Patty Wight

News Producer

Patty is a graduate of the University of Vermont and a multiple award-winning reporter for Maine Public Radio. Her specialty is health coverage: from policy stories to patient stories, physical health to mental health and anything in between. Patty joined Maine Public Radio in 2012 after producing stories as a freelancer for NPR programs such as Morning Edition and All Things Considered. She got hooked on radio at the Salt Institute for Documentary Studies in Portland, Maine, and hasn’t looked back ever since.

Ways to Connect

Patty Wight / Maine Public

Hundreds of Maine children with developmental disabilities are on a wait list to receive support services in their home. 


When a suspected case of child abuse or neglect in Maine is reported to the state, it is the state's job to decide whether to open an investigation. A year ago, the Maine Office of Child and Family Services started using a new tool to help caseworkers make these decisions. But some professionals who frequently report suspected abuse say they're worried that the state is no longer investigating all of the cases it should, leaving some children in unsafe situations.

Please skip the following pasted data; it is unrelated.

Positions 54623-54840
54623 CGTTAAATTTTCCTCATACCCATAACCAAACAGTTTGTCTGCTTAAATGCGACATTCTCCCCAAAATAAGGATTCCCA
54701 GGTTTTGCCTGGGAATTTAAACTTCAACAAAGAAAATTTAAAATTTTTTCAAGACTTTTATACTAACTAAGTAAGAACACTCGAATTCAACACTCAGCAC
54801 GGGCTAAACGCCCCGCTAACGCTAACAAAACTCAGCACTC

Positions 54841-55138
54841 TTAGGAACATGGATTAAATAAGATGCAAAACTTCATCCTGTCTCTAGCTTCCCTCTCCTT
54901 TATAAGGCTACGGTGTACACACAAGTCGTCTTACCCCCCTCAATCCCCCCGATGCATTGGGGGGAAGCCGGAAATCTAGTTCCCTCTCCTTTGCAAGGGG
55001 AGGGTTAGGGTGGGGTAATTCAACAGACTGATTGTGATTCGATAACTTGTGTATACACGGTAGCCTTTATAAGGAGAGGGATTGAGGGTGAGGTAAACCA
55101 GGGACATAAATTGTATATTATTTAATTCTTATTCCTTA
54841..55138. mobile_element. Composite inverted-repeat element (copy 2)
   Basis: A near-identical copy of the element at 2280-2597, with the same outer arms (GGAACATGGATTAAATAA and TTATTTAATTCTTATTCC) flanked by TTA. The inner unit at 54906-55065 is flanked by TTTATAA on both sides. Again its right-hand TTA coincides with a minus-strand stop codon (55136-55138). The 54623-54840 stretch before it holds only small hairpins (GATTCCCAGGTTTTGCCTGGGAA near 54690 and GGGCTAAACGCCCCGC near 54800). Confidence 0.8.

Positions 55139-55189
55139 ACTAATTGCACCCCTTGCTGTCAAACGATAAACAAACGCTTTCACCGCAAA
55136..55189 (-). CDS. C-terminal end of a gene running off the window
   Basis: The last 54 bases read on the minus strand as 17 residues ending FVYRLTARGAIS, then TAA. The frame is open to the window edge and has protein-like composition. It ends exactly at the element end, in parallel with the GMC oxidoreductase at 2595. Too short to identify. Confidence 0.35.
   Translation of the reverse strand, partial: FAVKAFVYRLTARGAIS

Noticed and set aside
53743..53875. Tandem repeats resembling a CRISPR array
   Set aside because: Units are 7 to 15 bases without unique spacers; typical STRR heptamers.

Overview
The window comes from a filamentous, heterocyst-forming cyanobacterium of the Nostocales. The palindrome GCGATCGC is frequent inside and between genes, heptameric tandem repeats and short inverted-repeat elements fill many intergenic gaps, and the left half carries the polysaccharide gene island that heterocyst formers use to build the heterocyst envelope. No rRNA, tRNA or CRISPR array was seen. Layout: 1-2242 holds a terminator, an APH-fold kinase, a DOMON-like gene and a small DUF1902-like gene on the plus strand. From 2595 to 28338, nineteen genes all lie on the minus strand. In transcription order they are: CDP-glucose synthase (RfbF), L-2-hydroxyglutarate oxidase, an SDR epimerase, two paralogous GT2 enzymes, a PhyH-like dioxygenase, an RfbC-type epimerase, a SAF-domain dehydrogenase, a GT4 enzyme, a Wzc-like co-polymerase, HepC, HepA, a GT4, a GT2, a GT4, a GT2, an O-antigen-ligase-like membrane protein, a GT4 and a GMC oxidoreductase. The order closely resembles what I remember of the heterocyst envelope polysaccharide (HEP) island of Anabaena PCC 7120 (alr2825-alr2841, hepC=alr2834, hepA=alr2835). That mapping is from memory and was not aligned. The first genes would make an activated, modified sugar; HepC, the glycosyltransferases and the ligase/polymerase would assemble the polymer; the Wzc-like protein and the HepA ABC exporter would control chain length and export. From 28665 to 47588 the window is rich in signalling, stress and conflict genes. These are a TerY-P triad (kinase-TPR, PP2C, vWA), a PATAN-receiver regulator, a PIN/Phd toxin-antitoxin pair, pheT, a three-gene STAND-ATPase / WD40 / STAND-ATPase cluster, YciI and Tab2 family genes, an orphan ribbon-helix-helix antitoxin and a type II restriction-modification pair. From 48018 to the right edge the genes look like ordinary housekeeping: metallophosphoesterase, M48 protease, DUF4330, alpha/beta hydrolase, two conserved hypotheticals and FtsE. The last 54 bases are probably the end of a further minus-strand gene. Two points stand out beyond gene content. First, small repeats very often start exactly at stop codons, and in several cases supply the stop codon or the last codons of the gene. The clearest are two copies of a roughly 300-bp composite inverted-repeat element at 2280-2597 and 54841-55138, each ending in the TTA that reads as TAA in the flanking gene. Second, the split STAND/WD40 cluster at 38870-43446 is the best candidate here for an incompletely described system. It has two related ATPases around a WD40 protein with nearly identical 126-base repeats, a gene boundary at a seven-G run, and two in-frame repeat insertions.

The Maine Legislature moved closer Thursday to approving $6.6 million bill to fight a deadly opioid crisis that claimed the lives over 400 Mainers last year. Both the House and Senate have given initial approval to the bill that would direct treatment funding to those without insurance.

The city of Portland filed a lawsuit Thursday in Cumberland County Superior Court against 26 opioid manufacturers and distributors. Attorney Adam Lee says the lawsuit alleges that the companies orchestrated a campaign of fraud and misinformation about the addictive qualities of opioids.

Lee says the suit alleges that opioid manufacturers and distributors orchestrated a campaign of fraud, deceit, and misinformation to shape the public's perception of the addictive qualities of the drug.

Patty Wight / Maine Public

Maine Senator Susan Collins' says she's doubtful that Congress will take action anytime soon to stabilize the Affordable Care Act (ACA) marketplace. Her proposal to lower health insurance costs was not included in the omnibus spending bill passed last month, and Collins now says she’ll refocus her strategy.